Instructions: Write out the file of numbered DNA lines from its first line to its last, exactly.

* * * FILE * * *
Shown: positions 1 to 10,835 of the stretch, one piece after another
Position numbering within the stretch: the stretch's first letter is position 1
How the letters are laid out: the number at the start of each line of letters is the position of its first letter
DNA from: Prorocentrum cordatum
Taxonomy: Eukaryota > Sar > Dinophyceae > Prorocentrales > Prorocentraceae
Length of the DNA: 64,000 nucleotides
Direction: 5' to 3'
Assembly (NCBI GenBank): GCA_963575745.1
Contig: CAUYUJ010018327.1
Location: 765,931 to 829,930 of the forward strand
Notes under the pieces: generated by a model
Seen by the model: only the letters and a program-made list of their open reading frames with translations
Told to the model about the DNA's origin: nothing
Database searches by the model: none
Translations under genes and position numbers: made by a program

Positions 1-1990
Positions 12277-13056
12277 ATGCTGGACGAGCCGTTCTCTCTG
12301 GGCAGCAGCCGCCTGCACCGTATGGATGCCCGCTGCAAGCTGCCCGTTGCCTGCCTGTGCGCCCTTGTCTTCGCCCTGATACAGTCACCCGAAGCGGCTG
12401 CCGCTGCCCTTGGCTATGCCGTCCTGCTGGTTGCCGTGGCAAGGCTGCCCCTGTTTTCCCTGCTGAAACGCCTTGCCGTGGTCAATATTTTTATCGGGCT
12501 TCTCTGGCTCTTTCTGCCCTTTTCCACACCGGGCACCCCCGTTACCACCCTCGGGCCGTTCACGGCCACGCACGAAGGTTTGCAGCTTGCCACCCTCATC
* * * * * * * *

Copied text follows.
Shown: positions 1 to 10,835 of the stretch, one piece after another
Position numbering within the stretch: the stretch's first letter is position 1
How the letters are laid out: the number at the start of each line of letters is the position of its first letter
DNA from: Prorocentrum cordatum
Taxonomy: Eukaryota > Sar > Dinophyceae > Prorocentrales > Prorocentraceae
Length of the DNA: 64,000 nucleotides
Direction: 5' to 3'
Assembly (NCBI GenBank): GCA_963575745.1
Contig: CAUYUJ010018327.1
Location: 765,931 to 829,930 of the forward strand
Notes under the pieces: generated by a model
Seen by the model: only the letters and a program-made list of their open reading frames with translations
Told to the model about the DNA's origin: nothing
Database searches by the model: none
Translations under genes and position numbers: made by a program

Positions 1-1990
Positions 12277-13056
12277 ATGCTGGACGAGCCGTTCTCTCTG
12301 GGCAGCAGCCGCCTGCACCGTATGGATGCCCGCTGCAAGCTGCCCGTTGCCTGCCTGTGCGCCCTTGTCTTCGCCCTGATACAGTCACCCGAAGCGGCTG
12401 CCGCTGCCCTTGGCTATGCCGTCCTGCTGGTTGCCGTGGCAAGGCTGCCCCTGTTTTCCCTGCTGAAACGCCTTGCCGTGGTCAATATTTTTATCGGGCT
12501 TCTCTGGCTCTTTCTGCCCTTTTCCACACCGGGCACCCCCGTTACCACCCTCGGGCCGTTCACGGCCACGCACGAAGGTTTGCAGCTTGCCACCCTCATC